I am writing from the road this week as I travel across Idaho, a
state made up of 83,557 square miles of some of America’s most
scenic and rugged splendor.
I am writing from the road this week as I travel across Idaho, a state made up of 83,557 square miles of some of America’s most scenic and rugged splendor.
I was sent to Idaho for training in my new role as communications coordinator for the California-Nevada branch of a large women’s charitable organization. The Dispatch played a role in this turn of events, since it was my writing for the paper that first caught the attention of this non-profit group that works to improve living conditions for women and children all over the world.
You know, wherever I go, Gilroy is always with me. Even here in Idaho, even in a class composed of students from the 13 westernmost states (and India), once they heard where I was from, people said, “Oh, isn’t that where the Garlic Festival is held?”
Once class was over, I set out to explore what I had never seen before. I discovered that this summer marks the 200th anniversary of Meriwether Lewis and William Clark’s historic adventure exploring thousands of miles of uncharted and unexplored territory.
When our third president, Thomas Jefferson, commissioned Lewis and Clark to map out an all-water route to the Pacific, the land they explored nearly doubled the size of the U.S. and cost less than 3 cents per acre.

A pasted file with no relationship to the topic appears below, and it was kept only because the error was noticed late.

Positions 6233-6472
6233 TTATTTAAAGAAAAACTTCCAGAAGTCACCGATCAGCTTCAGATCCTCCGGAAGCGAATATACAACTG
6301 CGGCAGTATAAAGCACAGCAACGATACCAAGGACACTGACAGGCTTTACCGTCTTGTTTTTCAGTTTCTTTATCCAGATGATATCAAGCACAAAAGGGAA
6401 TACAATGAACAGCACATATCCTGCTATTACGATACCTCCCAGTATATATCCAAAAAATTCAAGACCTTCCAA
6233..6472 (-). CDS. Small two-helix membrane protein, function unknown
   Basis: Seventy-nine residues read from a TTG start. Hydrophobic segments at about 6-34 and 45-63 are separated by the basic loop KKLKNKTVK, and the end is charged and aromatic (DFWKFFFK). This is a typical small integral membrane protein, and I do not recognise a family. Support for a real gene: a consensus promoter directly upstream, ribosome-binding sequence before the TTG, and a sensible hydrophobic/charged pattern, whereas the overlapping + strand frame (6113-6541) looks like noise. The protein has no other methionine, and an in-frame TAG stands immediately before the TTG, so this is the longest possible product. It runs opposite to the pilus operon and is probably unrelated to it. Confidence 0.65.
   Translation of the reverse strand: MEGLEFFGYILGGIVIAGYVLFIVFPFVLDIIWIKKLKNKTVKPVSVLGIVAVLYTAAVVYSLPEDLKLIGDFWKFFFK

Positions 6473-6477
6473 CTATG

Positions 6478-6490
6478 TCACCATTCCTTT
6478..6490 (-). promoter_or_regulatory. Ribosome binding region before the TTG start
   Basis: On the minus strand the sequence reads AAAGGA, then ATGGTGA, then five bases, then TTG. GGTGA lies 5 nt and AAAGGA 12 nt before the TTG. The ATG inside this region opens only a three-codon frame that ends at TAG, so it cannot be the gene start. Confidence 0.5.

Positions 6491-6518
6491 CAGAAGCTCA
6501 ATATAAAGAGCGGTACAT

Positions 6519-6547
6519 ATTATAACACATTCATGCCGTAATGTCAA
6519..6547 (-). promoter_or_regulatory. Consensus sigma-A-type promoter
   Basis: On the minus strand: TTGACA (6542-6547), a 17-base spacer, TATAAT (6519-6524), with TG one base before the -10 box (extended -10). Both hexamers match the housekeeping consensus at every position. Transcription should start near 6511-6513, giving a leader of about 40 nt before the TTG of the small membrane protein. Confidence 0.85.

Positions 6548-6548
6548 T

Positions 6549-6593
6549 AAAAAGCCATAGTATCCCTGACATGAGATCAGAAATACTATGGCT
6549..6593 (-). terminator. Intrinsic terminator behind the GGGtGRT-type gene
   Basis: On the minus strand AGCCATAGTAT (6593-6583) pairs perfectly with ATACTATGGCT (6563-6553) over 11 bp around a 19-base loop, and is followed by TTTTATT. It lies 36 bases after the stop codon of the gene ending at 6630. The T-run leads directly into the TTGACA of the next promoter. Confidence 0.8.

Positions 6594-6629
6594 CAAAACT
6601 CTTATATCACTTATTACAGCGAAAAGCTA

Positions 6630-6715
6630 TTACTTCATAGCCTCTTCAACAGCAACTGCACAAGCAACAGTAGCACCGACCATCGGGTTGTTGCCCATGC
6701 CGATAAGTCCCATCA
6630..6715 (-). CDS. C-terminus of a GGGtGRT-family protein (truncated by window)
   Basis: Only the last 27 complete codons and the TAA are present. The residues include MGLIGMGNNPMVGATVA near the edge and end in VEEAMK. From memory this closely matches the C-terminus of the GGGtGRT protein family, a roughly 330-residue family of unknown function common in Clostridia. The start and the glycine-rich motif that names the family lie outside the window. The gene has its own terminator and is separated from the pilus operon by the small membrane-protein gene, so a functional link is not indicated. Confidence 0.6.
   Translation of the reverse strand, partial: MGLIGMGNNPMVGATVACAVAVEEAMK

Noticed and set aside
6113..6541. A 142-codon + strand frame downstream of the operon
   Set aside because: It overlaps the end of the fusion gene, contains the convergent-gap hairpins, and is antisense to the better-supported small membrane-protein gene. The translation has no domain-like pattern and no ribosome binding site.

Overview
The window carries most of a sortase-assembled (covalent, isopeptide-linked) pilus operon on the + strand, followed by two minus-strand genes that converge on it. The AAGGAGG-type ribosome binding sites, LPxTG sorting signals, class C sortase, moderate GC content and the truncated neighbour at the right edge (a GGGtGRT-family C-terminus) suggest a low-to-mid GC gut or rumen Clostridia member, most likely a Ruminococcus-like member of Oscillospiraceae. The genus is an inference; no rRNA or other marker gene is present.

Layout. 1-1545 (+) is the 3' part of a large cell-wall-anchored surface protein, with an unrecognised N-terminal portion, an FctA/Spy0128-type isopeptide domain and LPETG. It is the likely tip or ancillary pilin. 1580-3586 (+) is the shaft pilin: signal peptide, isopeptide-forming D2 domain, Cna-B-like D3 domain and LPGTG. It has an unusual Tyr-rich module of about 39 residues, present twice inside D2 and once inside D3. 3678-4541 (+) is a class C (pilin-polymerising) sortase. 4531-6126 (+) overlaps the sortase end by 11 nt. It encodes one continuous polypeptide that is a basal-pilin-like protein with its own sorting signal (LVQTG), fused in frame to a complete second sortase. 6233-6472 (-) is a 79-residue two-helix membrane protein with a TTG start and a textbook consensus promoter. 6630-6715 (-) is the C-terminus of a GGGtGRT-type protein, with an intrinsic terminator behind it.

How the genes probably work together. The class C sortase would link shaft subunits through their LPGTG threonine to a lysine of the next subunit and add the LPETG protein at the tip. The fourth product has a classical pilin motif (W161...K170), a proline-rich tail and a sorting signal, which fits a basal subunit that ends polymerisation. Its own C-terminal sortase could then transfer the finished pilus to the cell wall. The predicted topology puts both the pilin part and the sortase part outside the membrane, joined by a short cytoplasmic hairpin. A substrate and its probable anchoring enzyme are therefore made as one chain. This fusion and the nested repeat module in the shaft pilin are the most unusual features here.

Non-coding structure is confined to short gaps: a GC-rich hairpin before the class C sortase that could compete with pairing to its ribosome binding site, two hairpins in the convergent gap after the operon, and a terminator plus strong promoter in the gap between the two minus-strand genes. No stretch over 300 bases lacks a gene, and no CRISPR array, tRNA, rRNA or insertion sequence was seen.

The expedition recorded the first sightings of many animals, such as jackrabbit, coyote, and grizzly bear to have been observed by the outside world. They described more than 300 new species to science.
As I travel across Idaho, I am amazed by the way the terrain changes so rapidly from dry desert-like flat land to soaring mountain peaks and canyons filled with lakes and rivers surrounded by dense pine forests, which level out into blossoming mountain meadows.
As Americans celebrate the bicentennial of the most important journey concerning the North American continent since the voyage of Christopher Columbus, I am visiting many important Lewis and Clark campsites and retracing part of their journey.
Tomorrow I hope to arrive in Lewiston at the confluence of the Clearwater and Snake Rivers, the site where Lewis and Clark camped in 1805.
Known as “Idaho’s Seaport,” cargo is shipped by barge 465 miles downriver to the Pacific. Boats reach the port by passing through locks at eight dams. It’s hard to believe I am so far inland when I can see oceangoing ships passing between mountain ranges.
Two hundred years ago, Lewis and Clark set out to discover a passage to the Pacific, but what they really discovered were 58 hospitable nations who could have ended their journey at any time, but who saved it instead.
The Nez Perce tribe cared for the expedition’s horses until they were needed for the return trip; they drew maps for the captains and showed them where to get the best wood for canoes.
Sacajawea, their teen-age Shoshone interpreter, used her family connections to help them in trading with other Native Americans. She also rescued the journals recording the expedition’s discoveries when they fell into a river.
As our nation commemorates both its 229th birthday and the bicentennial of Lewis and Clark, I invite you on this trip with me. Walk with them at www.lewisandclark200.gov and see what you discover – because their trail winds through us all.